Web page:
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The Daily Cardinal Est. 1892
Wednesday, June 19, 2024
Gov. Scott Walker seeks to stabilize Obamacare markets following the national GOP’s axing of a key funding mechanism in their tax plan.

Gov. Scott Walker seeks to stabilize Obamacare markets following the national GOP’s axing of a key funding mechanism in their tax plan.

Walker proposes plan to save Obamacare

Though a longtime opponent of Obamacare, Gov. Scott Walker is pushing a plan to prop up the program’s state marketplace following the removal of a key funding mechanism under the recently approved GOP tax plan.

In 2015, Walker refused federal funds from the Obama Administration to expand Medicaid access to residents as a part of the Affordable Care Act, but is now pushing an initiative to ensure the program’s survival in the state.

“Our Health Care Stability Plan will help bring needed peace of mind and stability to Wisconsin families," Walker said in a press release. "Wisconsin is a leader in healthcare quality and access, and now it's time for us to be a leader bringing certainty to Wisconsinites.”

The governor has called on the state Senate to pass a bill to make it illegal for insurance companies to deny or limit coverage based on preexisting medical conditions, a central reform of Obamacare. That legislation was already passed by the Assembly last June.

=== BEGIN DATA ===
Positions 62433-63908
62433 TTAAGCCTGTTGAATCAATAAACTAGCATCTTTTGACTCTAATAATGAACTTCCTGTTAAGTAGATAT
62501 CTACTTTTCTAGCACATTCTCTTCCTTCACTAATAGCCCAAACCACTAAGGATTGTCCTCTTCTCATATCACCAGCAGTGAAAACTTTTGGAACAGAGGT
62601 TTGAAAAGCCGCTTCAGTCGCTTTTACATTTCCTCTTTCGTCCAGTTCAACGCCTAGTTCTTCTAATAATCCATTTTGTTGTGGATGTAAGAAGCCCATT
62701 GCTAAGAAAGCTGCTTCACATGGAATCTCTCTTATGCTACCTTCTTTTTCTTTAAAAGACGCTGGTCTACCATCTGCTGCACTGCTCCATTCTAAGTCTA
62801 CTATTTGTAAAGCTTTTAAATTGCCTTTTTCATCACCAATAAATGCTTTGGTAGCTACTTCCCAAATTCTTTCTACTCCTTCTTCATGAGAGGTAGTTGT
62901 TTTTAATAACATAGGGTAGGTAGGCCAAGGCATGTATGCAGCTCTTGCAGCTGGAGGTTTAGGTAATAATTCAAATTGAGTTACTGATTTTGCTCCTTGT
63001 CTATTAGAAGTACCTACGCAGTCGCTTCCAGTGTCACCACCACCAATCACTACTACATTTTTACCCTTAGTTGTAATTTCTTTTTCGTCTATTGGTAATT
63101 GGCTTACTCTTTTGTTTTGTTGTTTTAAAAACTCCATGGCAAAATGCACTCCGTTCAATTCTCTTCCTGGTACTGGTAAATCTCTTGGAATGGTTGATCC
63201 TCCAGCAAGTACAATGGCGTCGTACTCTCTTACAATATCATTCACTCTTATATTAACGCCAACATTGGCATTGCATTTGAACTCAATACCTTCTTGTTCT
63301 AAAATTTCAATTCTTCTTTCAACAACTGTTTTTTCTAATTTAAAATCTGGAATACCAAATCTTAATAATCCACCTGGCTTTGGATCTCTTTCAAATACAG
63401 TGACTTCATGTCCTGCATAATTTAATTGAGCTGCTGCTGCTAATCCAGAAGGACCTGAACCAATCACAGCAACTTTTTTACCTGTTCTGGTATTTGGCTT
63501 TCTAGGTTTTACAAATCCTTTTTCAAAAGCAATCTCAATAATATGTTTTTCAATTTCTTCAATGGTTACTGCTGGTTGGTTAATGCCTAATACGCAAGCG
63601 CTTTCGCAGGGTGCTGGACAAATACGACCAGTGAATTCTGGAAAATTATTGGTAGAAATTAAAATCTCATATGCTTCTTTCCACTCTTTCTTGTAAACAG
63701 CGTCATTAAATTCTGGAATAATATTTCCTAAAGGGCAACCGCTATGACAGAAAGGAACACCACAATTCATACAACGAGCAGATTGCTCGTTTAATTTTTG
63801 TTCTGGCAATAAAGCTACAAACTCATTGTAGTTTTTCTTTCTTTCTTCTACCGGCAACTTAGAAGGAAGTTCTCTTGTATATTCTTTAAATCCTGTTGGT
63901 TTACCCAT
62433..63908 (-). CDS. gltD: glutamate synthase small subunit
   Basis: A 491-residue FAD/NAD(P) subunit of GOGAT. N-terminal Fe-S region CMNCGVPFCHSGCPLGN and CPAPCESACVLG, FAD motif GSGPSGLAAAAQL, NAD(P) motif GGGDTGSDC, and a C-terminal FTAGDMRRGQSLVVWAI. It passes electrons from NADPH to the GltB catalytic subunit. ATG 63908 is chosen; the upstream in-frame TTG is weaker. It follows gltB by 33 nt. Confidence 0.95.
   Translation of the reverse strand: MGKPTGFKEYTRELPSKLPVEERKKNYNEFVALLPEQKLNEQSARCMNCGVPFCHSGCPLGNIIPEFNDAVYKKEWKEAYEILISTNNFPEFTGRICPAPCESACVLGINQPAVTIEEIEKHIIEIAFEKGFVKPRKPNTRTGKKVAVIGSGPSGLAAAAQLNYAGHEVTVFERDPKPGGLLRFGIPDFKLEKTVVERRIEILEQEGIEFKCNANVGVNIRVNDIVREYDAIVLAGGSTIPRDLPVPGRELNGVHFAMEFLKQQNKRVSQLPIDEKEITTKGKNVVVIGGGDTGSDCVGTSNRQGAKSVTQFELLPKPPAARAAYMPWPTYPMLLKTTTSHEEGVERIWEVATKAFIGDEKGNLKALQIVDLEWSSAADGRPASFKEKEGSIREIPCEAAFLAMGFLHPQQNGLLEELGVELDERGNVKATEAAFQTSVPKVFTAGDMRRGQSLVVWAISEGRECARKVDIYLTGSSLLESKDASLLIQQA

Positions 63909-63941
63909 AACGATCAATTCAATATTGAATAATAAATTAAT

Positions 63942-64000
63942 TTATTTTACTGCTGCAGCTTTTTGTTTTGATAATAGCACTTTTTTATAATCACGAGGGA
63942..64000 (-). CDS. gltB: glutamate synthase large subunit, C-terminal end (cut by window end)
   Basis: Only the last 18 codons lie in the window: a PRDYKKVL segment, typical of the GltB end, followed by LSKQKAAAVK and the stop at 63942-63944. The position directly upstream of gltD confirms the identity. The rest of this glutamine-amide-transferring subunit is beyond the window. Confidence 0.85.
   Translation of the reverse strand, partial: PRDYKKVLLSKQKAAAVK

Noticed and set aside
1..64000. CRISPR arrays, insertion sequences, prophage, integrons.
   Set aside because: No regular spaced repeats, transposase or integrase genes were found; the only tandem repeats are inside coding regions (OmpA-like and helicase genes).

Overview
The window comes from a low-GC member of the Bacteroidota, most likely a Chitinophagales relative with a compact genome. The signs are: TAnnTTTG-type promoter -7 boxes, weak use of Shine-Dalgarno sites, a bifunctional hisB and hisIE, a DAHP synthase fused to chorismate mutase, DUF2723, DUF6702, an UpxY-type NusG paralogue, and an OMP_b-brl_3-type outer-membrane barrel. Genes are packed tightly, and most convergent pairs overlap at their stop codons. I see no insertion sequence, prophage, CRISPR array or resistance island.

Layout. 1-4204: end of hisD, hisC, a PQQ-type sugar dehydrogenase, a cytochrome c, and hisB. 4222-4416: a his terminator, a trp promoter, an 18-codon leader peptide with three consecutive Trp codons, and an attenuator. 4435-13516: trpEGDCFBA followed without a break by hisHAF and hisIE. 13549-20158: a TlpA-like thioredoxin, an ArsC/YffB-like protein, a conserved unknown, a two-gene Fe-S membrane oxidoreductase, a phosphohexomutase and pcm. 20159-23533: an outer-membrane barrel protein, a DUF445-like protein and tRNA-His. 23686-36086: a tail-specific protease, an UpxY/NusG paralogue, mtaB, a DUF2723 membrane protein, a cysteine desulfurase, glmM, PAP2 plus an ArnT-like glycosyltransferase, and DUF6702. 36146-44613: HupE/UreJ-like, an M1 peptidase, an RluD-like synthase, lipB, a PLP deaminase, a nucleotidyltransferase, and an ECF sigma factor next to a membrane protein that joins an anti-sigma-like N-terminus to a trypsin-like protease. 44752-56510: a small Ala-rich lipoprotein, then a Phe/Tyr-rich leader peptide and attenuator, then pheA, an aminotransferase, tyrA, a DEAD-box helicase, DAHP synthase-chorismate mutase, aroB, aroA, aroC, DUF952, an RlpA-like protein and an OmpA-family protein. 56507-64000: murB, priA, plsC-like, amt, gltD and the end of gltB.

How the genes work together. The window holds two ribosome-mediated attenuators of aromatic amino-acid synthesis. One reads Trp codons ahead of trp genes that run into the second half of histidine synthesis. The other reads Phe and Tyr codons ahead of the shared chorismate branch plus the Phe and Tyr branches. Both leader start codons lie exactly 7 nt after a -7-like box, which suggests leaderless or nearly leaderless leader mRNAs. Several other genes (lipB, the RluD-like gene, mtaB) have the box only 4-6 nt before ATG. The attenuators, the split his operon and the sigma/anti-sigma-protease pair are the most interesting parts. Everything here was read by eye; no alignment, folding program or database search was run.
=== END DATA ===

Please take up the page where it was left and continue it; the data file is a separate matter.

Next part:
Walker has also suggested utilizing the program’s State Innovation Waiver, a process allowing states to waive key components of the ACA in order to experiment with unique statewide models.

After being granted a waiver, Walker aims to follow suit with several other governors in creating re-insurance programs, in which the state would cover the claims of high-cost patients to encourage companies to stay in the marketplace and lower premiums.

However, many state Democrats, who have introduced similar legislation in the past to little avail, remain skeptical of much of Walker’s plan.

“These newly loved Democratic plans are a drop in the bucket compared to what accepting funds to expand BagerCare could do for the people of this state,” state Sen. Jon Erpenbach, D-Middleton, said.

Erpenbach also doubts the effectiveness of the proposed re-insurance program, which invests less than half of what neighboring Minnesota spent in a similar program of their own.

The plan also does not go far enough for advocacy groups like the Survival Coalition, a network of state disability organizations.

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“Survival Coalition supports state-level efforts to prevent health plans from denying individuals coverage but we cannot support any initiative that results in individuals with disabilities being charged more for health care just because they have a disability,” said Survival Co-Chair Lisa Pugh, referring to a provision that is notably absent from both the Assembly’s bill and Walker’s plan.

Without intervention, many fear that the federal government’s repeal of the individual mandate, which funded the ACA’s protection of patients with preexisting conditions, could cause health insurance markets to collapse.

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